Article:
The point of trying to have true beliefs is to be happier, more or less through better decision-making. Thinking critically encapsulates not just evaluating beliefs but in making good decisions (both input and output) so it's just as important to have a sound decision-making process. At the rationality community Less Wrong they have good summaries of decision-theories and are trying to construct a universal one. That is: with the same information in the same situation and the same goals, everyone using this theory would make the same decisions.
Ben Franklin, ahead of his time in so many ways, was already thinking about decision processes. But he recognized a problem with human reason, which is that we're very good at building rickety bridges to whatever it was we already believed or wanted in the first place. Franklin himself was an occasional vegetarian, but when "confronted with the delicious smell of freshly grilled fish, he observed that the fish themselves disregarded his precepts by eating other fish and so deserved to be eaten. 'How convenient it is,' he said, 'to be a reasonable creature, since it enables one to make or find a reason for whatever one has a mind to do.'"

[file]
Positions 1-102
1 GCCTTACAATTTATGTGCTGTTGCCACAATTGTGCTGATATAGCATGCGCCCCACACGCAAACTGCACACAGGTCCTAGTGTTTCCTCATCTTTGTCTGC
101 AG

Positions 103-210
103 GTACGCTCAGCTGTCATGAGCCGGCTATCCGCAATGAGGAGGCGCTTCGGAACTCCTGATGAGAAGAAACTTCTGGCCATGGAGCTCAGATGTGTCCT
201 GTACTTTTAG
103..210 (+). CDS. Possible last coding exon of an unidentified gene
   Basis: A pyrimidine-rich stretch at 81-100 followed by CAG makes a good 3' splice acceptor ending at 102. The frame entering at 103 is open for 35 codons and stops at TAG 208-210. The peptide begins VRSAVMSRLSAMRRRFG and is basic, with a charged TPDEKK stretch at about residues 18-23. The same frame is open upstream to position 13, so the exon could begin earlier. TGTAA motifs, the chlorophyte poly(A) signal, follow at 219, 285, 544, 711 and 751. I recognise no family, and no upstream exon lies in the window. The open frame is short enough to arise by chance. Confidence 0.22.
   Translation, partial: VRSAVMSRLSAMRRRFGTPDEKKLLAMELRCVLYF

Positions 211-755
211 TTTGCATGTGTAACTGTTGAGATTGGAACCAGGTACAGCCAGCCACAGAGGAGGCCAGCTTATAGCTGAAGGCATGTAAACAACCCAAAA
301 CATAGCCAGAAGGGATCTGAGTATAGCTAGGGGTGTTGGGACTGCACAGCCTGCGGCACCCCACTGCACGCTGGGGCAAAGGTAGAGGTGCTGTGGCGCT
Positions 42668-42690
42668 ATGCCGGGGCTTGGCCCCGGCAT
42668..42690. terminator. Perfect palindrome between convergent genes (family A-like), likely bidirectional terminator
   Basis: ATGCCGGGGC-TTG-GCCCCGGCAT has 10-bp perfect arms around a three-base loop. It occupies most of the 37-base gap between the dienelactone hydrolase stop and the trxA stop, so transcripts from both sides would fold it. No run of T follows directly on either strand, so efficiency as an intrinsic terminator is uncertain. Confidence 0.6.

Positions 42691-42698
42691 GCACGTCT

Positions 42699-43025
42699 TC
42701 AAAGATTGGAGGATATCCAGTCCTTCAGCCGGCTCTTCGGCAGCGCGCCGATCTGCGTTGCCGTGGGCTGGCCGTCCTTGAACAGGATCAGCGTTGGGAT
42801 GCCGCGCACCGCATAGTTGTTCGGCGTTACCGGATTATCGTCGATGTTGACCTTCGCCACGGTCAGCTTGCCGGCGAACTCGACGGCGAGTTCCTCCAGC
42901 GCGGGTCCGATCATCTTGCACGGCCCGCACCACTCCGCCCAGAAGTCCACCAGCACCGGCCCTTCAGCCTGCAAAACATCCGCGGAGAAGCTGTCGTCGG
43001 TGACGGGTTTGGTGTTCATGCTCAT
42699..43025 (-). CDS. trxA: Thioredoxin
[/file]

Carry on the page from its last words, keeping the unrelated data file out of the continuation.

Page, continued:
The article is in the Financial Times, and the author points out that a lot of business proposals are written with certain models to justify their requests; but that really, this is usually a ceremony that has nothing to do with the way businesspeople actually make decisions. (A more formal, ritualized way of building that rickety rhetorical bridge, except it produces fossil traces outside of our skulls in the form of written proposals and reports.) Unfortunately the author goes on to imply that this means there is no real universal decision-making method, which whether or not it's true, is a giant non sequitur here. Yes, humans are not built to get at the truth effectively and we tend to confirm our pre-existing convictions, but this doesn't mean that a decision theory is in principle impossible. The article is still worth a look.